Man I’m starting to realize how on my own I am in this whole thing.

I have considered moving to a more ‘pizza friendly demographic’ in a smaller neighboring town. The problem with that is the usual… it’s an hour away form the wholesaler, 30 min from my house, etc etc. However, the citizens in that town does indeed eat pizza and participate in the local economy.

I feel so stuck. I’d be using all my income on this and don’t want to lose all my money because i’m not making numbers.

Hi Crush:

You now state:

And what if half of those homes and more do not speak English, are from other countries, are low income, and do not participate in the activity of ordering in food.

If you had stated the above in your initial posting you would have received much different answers.

Obviously your market is only half the population.

George Mills

Well, if you stop and think about it . . . . 50% of 10,000 homes is a different story from 50% of 2,000 homes. Ultimately, this is your decision . . . but you haven’t given us much of anything solid to help offer the guidance you’ve asked for. Every market everywhere has people who don’t speak English, and people who won’t eat pizza for any reason whatsoever. That is a given, I believe. The question is whether there is enough of a definable market to attract sufficient business to be stable and profitable. Stop looking at the “never will be’s” and start defining the “could be’s”. That is where part of your decision-making information will lie.

You’re sounding kind of resigned to lose at this point, only you know where you are at right now but without knowing the specific demographics and cultures you are dealing with, I would like to offer a suggestion.

Try to hire a couple of people from the culture in question, they can communicate with these potential customers and it would show them that they are welcome in your store. Explore the possibility of adding some pizza toppings from their culture. If they are Hispanic, maybe add some chorizo pies to your lineup. If another culture, do some research.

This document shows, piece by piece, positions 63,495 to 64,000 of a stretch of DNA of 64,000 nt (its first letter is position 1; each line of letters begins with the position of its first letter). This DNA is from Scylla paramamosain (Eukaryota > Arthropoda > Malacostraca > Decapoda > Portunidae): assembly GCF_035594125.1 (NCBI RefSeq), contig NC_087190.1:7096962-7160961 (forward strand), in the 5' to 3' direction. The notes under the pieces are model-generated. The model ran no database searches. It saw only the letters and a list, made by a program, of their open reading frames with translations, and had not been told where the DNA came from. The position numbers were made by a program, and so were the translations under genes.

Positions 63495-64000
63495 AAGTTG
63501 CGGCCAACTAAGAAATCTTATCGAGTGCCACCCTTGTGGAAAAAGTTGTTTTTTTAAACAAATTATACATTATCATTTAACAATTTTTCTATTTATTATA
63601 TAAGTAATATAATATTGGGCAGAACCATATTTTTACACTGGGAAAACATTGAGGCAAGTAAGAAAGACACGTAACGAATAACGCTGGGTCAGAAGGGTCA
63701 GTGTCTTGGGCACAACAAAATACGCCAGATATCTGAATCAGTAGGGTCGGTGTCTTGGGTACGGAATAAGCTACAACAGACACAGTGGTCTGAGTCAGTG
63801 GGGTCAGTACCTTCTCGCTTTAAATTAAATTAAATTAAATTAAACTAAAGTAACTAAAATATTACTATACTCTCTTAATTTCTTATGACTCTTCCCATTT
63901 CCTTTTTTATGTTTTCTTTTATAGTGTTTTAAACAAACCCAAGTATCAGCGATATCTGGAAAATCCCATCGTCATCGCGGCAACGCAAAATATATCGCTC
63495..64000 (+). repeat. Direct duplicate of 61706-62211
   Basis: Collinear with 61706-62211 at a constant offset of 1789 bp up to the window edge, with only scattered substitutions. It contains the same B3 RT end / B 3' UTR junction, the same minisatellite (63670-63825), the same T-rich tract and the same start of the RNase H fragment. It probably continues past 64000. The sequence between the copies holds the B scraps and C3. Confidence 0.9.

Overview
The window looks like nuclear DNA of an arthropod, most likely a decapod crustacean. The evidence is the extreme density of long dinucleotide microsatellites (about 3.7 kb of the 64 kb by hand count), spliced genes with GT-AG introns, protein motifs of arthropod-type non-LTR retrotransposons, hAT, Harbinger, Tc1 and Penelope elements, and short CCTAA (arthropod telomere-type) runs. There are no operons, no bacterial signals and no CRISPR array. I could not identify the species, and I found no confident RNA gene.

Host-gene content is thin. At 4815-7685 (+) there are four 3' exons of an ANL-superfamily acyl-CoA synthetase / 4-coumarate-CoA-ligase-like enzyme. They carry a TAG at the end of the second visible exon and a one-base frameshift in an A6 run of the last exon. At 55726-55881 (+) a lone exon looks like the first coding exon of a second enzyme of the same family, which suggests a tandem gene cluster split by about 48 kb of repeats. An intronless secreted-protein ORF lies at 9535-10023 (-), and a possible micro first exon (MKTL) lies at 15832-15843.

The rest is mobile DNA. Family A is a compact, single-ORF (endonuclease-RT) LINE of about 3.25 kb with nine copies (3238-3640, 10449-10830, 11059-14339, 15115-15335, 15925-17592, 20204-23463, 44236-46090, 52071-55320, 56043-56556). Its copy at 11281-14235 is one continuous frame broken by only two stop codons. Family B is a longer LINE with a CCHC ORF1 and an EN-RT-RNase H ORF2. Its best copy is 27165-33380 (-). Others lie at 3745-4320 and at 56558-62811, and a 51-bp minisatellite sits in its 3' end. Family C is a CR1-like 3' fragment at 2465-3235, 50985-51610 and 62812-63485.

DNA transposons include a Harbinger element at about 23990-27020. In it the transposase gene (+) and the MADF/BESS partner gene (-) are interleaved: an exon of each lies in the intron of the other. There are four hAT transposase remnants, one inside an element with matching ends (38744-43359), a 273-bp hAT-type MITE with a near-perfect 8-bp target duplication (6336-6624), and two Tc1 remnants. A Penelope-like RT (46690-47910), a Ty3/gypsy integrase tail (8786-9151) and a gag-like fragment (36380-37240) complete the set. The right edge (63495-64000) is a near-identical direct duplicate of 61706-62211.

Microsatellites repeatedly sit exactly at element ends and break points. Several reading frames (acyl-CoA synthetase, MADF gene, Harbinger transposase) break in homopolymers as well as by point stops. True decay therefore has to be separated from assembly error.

No not really.

I’ve looked at the towns that a lot of you are from and their demographics and naturally everyone where you guys live eat pizza. Where I am from, you will go out the whole day and will not here English being spoken in the background. All of these people do not order-in food… at all. Maybe latino’s do in the US, but these people don’t trust me 100% on this.

I have to face facts that this market isn’t viable and that’s why so many restaurants of all types close here. The only thing that is able to stay open are the large chains like Domino’s, Subways etc. I bet their profits are really low compared to other towns.

If I have half the demographic that everyone else does, I’m just going fail in given time. I thought maybe that since I’d be the only indie pizza place in my area, there’d be people wanting to try me, but there’s swarms of pizza franchises in my suburb, all seem to be low staffed and not very busy, but still able to stay alive…

I just have to realize that I’ll have to open up in other towns where people eat pizza and spend in their local economy. It seems to work for all of your guys.

I’m not sure it’s a good idea to take the ‘build it they will come’ approach in my suburb trust me.

I left in the parts that indicate to me “resigned to lose at this point.”
If you wanted to come in and have a safe place to vent and mourn the loss of your decision, then we are glad to let you have that place and let you grieve over your idea. It really does feel like that is what you were wanting deep down.

If Domino’s is staying open, then they are doing a volume business by definition. They live and die by m,oving pies out the door at their economy pricing schedule. So, we know at least enough people eat pizza on a weekly basis to support a “pizza factory” business.

We also know here on the think Tank that never, ever in any circumstance or marketplace anywhere that we have heard of, from anyone we give credibility to, . . . does “if you build, it they will come” make for a successful marketing plan. We all believe in intentional, well-thought, strategic, multi-faceted marketing on a continuous basis to drive existing customers in more often and to generate new customers. In fact, some of us even practice that belief every now and again :lol: